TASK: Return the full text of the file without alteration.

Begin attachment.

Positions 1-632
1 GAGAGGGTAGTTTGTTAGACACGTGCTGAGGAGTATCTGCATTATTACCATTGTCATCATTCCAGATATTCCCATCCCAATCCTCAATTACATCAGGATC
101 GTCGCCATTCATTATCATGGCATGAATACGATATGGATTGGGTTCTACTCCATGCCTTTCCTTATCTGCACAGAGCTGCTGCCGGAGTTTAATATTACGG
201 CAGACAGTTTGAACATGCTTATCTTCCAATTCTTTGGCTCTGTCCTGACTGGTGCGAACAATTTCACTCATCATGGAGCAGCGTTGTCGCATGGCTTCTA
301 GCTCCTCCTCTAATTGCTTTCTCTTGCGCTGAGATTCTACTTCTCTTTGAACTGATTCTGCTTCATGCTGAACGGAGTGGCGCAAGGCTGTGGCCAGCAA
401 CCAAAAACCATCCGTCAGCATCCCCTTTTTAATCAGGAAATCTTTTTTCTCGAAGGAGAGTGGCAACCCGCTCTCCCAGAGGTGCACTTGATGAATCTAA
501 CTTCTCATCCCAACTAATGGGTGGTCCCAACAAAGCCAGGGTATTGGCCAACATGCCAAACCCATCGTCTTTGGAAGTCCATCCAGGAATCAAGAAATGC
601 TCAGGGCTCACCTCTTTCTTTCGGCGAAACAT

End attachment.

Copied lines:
Positions 1-632
1 GAGAGGGTAGTTTGTTAGACACGTGCTGAGGAGTATCTGCATTATTACCATTGTCATCATTCCAGATATTCCCATCCCAATCCTCAATTACATCAGGATC
101 GTCGCCATTCATTATCATGGCATGAATACGATATGGATTGGGTTCTACTCCATGCCTTTCCTTATCTGCACAGAGCTGCTGCCGGAGTTTAATATTACGG
201 CAGACAGTTTGAACATGCTTATCTTCCAATTCTTTGGCTCTGTCCTGACTGGTGCGAACAATTTCACTCATCATGGAGCAGCGTTGTCGCATGGCTTCTA
301 GCTCCTCCTCTAATTGCTTTCTCTTGCGCTGAGATTCTACTTCTCTTTGAACTGATTCTGCTTCATGCTGAACGGAGTGGCGCAAGGCTGTGGCCAGCAA
401 CCAAAAACCATCCGTCAGCATCCCCTTTTTAATCAGGAAATCTTTTTTCTCGAAGGAGAGTGGCAACCCGCTCTCCCAGAGGTGCACTTGATGAATCTAA
501 CTTCTCATCCCAACTAATGGGTGGTCCCAACAAAGCCAGGGTATTGGCCAACATGCCAAACCCATCGTCTTTGGAAGTCCATCCAGGAATCAAGAAATGC
601 TCAGGGCTCACCTCTTTCTTTCGGCGAAACAT